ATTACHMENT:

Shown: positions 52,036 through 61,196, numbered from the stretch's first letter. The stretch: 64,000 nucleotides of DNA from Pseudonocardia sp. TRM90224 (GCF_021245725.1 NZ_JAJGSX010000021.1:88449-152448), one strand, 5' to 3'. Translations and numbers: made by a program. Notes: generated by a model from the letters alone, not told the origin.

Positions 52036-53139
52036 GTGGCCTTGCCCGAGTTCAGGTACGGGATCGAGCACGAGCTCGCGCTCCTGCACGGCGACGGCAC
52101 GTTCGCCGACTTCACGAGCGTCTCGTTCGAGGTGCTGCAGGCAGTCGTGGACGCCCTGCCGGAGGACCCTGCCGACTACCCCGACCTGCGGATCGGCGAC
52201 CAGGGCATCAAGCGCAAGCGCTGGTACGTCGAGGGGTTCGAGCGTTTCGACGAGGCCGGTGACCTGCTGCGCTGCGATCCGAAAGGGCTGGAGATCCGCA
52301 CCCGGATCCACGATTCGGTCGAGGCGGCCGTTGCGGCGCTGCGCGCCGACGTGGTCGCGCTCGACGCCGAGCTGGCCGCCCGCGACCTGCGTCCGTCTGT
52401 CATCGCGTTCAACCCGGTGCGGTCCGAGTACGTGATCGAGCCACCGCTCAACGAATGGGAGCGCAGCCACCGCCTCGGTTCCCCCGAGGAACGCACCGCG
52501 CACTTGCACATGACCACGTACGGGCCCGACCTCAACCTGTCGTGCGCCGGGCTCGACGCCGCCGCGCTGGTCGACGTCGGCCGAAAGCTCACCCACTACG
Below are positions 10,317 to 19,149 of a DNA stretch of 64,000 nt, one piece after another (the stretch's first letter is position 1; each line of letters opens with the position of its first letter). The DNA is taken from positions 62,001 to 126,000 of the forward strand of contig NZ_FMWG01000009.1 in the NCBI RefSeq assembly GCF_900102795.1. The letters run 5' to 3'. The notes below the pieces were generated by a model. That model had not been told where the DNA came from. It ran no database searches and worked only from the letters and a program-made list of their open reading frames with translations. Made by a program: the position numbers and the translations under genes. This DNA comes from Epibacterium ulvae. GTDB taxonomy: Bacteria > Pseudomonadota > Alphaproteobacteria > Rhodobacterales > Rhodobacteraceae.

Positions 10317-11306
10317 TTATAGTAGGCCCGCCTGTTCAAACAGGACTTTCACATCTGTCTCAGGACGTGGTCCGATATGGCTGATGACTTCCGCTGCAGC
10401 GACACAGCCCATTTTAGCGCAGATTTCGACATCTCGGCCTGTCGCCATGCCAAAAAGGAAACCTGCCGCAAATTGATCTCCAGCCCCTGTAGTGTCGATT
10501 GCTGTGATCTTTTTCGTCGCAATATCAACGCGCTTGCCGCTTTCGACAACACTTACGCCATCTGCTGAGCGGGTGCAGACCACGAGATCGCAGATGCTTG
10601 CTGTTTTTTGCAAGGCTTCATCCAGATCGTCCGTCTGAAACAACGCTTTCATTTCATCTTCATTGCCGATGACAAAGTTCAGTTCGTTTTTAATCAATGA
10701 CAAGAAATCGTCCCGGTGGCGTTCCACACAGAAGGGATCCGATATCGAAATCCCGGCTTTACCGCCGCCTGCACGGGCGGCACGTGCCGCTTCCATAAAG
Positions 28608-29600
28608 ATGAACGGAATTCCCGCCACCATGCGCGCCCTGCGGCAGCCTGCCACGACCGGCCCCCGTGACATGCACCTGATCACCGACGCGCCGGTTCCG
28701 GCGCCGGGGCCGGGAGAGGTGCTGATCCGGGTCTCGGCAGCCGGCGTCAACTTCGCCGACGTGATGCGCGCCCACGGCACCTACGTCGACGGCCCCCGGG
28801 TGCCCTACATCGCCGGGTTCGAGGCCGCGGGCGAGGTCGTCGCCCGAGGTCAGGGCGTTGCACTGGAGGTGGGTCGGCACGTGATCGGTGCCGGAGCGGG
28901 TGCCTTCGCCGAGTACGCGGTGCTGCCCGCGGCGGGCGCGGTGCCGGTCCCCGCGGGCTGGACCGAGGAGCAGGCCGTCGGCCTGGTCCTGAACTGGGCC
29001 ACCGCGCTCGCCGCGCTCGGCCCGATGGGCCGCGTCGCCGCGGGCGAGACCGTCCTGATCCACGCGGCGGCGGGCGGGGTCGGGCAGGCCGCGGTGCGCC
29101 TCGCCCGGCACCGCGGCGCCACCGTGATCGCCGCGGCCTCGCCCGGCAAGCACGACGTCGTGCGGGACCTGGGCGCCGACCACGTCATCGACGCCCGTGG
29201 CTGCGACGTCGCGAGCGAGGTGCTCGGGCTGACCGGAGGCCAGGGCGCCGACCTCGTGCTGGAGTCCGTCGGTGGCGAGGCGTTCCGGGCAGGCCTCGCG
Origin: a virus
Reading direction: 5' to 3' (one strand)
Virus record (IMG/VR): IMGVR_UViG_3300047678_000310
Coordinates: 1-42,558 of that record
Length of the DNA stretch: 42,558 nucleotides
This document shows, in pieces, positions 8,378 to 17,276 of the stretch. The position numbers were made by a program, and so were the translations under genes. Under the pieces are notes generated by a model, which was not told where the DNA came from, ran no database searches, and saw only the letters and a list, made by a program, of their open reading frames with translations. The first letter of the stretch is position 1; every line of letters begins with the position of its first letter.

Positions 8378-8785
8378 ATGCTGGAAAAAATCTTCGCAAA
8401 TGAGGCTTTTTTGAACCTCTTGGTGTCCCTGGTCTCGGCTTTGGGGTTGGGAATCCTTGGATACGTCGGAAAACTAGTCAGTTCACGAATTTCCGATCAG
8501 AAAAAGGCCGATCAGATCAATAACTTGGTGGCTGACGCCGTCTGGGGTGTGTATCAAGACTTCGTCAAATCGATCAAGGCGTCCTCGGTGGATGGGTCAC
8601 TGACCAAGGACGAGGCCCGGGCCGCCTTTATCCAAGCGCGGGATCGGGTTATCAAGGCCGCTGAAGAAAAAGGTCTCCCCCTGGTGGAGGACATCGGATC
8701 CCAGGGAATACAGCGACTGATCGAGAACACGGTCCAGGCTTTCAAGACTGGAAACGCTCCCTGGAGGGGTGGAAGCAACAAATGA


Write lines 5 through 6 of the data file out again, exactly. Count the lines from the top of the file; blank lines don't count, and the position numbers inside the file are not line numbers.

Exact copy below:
52201 CAGGGCATCAAGCGCAAGCGCTGGTACGTCGAGGGGTTCGAGCGTTTCGACGAGGCCGGTGACCTGCTGCGCTGCGATCCGAAAGGGCTGGAGATCCGCA
52301 CCCGGATCCACGATTCGGTCGAGGCGGCCGTTGCGGCGCTGCGCGCCGACGTGGTCGCGCTCGACGCCGAGCTGGCCGCCCGCGACCTGCGTCCGTCTGT